Note now that the predictions are based on an assumption of a global average temperature rise of 2 degrees Celsius by 2050. Note that that is a fairly conservative assumption in comparison to present climatological models. Note also that, when comparing past climatological models to subsequent data, they have nearly always proven to have been too conservative.
Note the following "highlights":
- "Flooding and forced migration will push citizens to crowded cities or refugee camps, creating ripe conditions for the spread of infectious diseases."
- "California's Sierra Snowpack, its most important water source, will have shrunk by a third by 2050. No plan exists for how the state will find enough water for its projected 50 million residents."
- "Bangladesh alone will lose 17 percent of its land mass."
- "Rainfall-dependent crop production in Nigeria may fall by 50 percent."
- "Water flow to the Indus River could drop off by 35 percent, as glaciers melt. India and Pakistan, which have had 4 wars since the 1940s, will have to share this shrinking resource. At issue is life and death for tens of millions on both sides of the border -- and both countries have nuclear weapons."
Now calculate how old you will be in 2050. If you have children, calculate how old they will be in 2050. (In my case: I will be 73--an age which all my grandparents exceeded--and my daughter will be 43.) Realize that "barbarism" is no longer a matter of the implausibly distant future.
I would like to propose, therefore, to my fellow leftists, that we stop wasting time trying to puzzle out Antonio Gramsci's Prison Notebooks. Is it unfair for me to pick on Gramsci? Perhaps. After all, he was writing on whatever scraps of paper he could scrounge, trying to keep his mind alive while his body was slowly dying in a fascist prison. Just about anyone (other than a die-hard Bordigaist sectarian) would agree he was a martyr of the cause for a more human world. But consider what the fruits have been of four decades of Gramsci-vogue for everyone ranging from left-social-democrats through Eurocommunists to the softer sides of the Trotskyist movement: the "war of position" instead of the "war of maneuver," which becomes, the attempt by serious, serious people to be taken seriously by the serious gatekeepers of bourgeois seriousness. A world-view in which, for example, doing the PR that broke SWP's China Miéville into the public eye for free when he complained that his publisher wasn't making him famous can be seen as a reasonable allocation of time for a party full-timer.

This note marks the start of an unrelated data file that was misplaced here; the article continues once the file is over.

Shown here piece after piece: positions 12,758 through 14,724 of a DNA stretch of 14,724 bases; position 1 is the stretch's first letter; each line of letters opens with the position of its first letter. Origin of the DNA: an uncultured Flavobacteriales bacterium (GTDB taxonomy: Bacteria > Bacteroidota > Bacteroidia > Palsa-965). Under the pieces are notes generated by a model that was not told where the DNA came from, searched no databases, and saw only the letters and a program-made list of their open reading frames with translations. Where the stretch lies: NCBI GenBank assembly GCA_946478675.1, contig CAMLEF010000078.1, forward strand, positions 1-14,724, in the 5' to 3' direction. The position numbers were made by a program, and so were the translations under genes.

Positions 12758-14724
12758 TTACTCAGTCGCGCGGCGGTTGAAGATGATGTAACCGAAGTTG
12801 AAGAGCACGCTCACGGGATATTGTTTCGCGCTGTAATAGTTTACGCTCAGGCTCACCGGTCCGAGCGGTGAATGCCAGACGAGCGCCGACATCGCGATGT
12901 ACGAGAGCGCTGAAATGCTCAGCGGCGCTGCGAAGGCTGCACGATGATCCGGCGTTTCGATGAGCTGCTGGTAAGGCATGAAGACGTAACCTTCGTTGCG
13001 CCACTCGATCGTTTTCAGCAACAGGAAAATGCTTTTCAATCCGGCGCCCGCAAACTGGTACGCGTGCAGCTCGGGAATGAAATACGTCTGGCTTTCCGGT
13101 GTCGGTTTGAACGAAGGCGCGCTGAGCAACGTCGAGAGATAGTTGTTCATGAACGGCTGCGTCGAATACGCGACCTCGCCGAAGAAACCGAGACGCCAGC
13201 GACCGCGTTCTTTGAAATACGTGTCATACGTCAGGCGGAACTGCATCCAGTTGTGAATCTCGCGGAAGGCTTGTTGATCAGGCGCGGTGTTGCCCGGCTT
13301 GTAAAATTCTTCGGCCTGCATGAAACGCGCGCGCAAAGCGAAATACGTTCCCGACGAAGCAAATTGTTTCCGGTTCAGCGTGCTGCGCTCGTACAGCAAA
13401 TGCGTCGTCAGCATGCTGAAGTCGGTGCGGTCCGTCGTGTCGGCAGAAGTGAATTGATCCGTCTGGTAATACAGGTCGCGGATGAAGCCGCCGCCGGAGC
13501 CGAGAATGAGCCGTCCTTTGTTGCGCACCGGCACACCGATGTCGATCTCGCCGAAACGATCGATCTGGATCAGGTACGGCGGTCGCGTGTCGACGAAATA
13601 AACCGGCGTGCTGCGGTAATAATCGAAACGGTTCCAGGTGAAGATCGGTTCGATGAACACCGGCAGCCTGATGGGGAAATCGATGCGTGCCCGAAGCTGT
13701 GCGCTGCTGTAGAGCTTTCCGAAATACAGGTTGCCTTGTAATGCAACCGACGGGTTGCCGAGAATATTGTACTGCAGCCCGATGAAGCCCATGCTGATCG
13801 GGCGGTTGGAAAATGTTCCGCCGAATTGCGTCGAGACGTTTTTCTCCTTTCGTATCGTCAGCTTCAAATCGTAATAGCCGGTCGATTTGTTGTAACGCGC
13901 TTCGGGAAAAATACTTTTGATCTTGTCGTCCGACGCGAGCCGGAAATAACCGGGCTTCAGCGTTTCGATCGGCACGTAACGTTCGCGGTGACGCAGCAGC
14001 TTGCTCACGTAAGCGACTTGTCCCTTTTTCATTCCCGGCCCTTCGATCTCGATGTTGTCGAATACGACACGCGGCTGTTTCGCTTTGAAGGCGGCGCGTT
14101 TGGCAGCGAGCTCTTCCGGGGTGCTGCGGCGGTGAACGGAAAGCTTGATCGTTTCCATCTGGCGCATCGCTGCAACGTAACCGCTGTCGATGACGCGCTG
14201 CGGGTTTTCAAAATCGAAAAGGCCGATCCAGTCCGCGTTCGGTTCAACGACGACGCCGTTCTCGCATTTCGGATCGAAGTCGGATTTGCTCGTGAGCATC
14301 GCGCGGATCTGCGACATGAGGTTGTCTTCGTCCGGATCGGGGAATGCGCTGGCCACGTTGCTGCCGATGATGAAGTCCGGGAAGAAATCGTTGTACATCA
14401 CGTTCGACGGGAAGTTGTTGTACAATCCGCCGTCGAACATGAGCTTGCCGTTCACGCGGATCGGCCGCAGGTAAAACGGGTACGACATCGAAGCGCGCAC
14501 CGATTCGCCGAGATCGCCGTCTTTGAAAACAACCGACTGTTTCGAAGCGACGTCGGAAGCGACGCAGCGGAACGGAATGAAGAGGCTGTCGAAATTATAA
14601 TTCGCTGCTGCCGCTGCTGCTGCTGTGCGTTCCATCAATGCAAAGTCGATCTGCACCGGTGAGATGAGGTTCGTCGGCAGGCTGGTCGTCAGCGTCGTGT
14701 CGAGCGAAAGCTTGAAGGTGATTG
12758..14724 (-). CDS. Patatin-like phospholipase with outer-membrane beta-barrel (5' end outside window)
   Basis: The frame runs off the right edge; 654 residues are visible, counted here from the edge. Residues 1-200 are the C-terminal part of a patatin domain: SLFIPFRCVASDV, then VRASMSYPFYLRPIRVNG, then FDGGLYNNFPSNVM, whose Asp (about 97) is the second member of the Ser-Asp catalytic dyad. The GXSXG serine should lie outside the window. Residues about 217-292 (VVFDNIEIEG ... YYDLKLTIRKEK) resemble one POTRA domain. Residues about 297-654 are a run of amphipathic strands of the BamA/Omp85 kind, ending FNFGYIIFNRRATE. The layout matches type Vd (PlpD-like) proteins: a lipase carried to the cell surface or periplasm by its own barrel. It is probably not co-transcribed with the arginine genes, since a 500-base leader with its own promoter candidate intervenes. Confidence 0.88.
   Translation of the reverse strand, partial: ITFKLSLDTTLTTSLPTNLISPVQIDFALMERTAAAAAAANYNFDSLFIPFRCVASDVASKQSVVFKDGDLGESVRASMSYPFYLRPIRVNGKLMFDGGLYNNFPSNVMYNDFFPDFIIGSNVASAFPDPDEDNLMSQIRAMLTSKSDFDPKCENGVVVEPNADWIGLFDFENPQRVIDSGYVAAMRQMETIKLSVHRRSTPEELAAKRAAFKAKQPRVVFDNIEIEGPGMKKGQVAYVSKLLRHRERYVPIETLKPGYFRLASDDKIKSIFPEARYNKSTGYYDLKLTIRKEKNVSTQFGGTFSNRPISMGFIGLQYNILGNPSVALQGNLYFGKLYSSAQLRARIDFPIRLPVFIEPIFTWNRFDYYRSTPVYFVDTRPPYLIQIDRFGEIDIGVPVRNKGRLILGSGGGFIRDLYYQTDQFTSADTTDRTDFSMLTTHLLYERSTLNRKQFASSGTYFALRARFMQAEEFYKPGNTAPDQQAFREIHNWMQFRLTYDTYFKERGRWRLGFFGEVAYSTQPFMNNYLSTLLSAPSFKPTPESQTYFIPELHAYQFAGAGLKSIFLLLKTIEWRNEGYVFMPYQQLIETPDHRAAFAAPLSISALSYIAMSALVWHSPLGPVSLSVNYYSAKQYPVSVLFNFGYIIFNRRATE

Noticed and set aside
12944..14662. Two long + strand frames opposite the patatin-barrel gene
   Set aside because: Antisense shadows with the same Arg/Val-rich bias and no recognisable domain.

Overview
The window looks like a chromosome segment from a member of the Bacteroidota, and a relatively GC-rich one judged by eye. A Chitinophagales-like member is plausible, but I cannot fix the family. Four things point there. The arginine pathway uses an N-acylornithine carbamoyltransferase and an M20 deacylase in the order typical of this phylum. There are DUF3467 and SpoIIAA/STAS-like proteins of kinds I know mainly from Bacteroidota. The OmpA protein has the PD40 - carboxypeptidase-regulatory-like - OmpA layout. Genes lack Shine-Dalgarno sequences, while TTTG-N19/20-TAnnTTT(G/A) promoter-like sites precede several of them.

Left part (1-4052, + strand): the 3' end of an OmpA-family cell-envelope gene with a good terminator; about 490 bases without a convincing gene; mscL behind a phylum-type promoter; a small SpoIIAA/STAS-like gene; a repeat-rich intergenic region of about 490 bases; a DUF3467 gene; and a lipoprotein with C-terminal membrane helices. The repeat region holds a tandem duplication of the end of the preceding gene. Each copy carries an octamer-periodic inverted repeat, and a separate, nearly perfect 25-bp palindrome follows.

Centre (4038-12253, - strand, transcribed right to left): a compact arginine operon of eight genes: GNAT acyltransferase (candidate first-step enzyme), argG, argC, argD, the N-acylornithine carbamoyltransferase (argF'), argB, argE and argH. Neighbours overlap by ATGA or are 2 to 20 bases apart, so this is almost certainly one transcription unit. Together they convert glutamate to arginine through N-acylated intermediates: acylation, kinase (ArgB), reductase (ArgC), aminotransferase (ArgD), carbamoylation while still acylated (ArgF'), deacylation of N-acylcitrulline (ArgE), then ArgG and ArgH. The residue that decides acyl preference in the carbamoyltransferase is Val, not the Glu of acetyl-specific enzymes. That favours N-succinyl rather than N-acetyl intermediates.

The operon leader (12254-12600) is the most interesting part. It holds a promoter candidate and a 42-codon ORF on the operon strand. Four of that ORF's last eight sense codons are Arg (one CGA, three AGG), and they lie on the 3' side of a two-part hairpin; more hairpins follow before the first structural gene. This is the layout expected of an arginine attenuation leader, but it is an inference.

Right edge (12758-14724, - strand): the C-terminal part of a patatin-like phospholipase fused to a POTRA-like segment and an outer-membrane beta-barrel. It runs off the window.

The war of position is over. The ground on which we have taken our stand is crumbling under our feet. Whatever knocks the theorists of the "war of maneuver"--Lenin, Luxemburg and Trotsky, for example--have taken, there are still aspects of their work that can be revised, updated, and adapted to new realities. Gramsci's war of position, however brilliant it may once have seemed, must now be classified as a failed hypothesis. One hundred years from now, if we have done our jobs, his writings will be of value once more, to hobbyists of early-20th-century Italian philology.
Until then: Drop the Gramsci, step away from the notebooks.